The GitLab CI pipelines that we use to build/test the Kernel are hosted in a separate GitLab repository.
Currently, CIP has two LAVA master instances (production & staging) and 5 LAVA workers (Cybertrust, Denx, Mentor, Renesas & “Chris” (staging)) in use, hosting a total of 284 devices.
We support all of the CIP reference platforms. We are working to expand the number of devices available, increasing reference platform availability whilst reducing test times.
Testing WG and the ecosystem
This group is a critical part of the overall CIP ecosystems, working with other CIP WGs as well as external open source projects. For example, CIP Testing works with all of the other CIP projects and working groups as most, if not all require the ability to test their software. Outside of CIP the testing group collaborates with other open source projects such as KernelCI, LAVA and Linaro’s test definitions. CIP also builds and boot tests each stable Linux Kernel release candidate in a number of different configurations.
On the Horizon
CIP has recently started work on their third SLTS Kernel, based on v5.10.y, which means that our automated testing needs to be expanded accordingly.
On the roadmap is collaborating further with the KernalCI project on testing management. The TWG is currently working with the KernelCI project to set up CIP’s own instance of KernelCI’s back/front-end. This will allow the project to better manage its testing and automatically process and check the results for any regressions. The front-end GUI that KernelCI provides is much better for reviewing test results then the setup CIP is currently using.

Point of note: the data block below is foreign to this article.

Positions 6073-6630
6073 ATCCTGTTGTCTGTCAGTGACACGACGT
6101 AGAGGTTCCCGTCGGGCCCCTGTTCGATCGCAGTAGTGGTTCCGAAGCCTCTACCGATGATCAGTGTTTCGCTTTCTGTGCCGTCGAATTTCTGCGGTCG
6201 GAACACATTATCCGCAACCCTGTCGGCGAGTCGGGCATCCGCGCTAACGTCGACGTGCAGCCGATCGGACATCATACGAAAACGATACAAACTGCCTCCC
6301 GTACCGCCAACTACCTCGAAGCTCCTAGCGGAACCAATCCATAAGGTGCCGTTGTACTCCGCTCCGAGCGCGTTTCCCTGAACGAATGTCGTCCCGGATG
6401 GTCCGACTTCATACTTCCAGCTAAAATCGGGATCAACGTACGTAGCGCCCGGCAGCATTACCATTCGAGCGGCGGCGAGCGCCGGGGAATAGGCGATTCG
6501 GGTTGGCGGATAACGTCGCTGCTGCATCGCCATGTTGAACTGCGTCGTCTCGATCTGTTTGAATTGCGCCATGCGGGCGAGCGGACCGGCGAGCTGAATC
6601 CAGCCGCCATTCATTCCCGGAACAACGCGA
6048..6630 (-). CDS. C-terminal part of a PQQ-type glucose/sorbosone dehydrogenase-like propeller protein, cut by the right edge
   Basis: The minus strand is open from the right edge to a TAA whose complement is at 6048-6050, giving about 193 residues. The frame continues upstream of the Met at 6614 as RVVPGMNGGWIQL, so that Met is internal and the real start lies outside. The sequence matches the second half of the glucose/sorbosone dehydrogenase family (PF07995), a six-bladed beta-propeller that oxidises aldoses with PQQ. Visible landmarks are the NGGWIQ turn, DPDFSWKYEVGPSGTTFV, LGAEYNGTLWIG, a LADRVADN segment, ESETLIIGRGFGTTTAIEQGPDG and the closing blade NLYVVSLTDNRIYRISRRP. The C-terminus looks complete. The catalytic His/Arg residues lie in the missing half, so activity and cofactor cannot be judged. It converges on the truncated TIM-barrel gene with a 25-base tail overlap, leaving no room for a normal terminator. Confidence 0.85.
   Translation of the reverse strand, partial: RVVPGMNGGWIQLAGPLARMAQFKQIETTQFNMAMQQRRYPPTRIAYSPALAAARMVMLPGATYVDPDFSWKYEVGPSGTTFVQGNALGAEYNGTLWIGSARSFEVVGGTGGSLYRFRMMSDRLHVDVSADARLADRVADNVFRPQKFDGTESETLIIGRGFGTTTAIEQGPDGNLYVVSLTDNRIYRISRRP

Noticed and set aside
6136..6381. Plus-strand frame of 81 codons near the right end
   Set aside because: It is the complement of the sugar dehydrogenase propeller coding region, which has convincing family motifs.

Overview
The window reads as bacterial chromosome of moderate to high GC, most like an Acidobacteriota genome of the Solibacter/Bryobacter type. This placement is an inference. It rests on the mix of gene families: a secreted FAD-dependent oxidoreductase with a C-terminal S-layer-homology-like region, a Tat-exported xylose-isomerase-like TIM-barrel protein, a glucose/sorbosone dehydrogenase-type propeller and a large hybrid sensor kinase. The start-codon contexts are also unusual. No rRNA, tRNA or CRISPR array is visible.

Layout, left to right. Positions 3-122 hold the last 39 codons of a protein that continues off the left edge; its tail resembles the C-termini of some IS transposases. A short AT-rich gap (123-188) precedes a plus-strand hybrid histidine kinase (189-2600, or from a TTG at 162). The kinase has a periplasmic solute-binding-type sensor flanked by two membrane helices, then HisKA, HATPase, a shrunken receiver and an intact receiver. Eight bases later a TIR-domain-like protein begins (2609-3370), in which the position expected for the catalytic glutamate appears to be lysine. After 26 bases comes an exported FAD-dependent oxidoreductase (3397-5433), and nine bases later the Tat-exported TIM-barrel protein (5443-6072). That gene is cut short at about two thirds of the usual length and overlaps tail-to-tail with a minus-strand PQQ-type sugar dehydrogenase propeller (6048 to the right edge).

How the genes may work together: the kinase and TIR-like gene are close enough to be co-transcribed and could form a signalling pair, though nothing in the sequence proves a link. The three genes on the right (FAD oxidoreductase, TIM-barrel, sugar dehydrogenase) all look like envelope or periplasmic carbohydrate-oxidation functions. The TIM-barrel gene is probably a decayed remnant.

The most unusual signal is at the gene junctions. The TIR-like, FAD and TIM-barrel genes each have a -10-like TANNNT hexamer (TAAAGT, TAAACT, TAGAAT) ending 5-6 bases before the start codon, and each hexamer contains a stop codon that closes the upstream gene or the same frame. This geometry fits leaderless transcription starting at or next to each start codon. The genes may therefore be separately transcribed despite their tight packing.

We are always happy to collaborate with others to expand and improve our setup, whether it’s upgrading the core infrastructure or simply adding support for more test cases.
The Civil Infrastructure Platform has several work groups that ensure things keep running. Below is a Q and A with the CIP Kernel Team.
1. What is CIP Kernel Team (What does this team work on, what issues does it solve)
While the CIP project aims to establish an open source base layer (OSBL) of industrial grade software to enable the use and implementation of software building blocks for civil infrastructure, CIP Kernel Team is responsible for Linux kernel in OSBL to sustain industrial grade systems or devices during their life cycles.
2. What is the primary goal of this team?
The goal of the team is to provide CIP kernels with more than a ten year maintenance period by fixing versions to fulfill the required level of reliability, sustainability, and security.
3. What is the development principle of CIP?
CIP adopts the upstream first as our development principle. The “Upstream First” principle allows patch commits only if those patches are already in the upstream. By following this principle, if a desired patch is not in the upstream yet, this patch should be accepted by the upstream at first. Therefore, it may take time to introduce the desired patch to our project.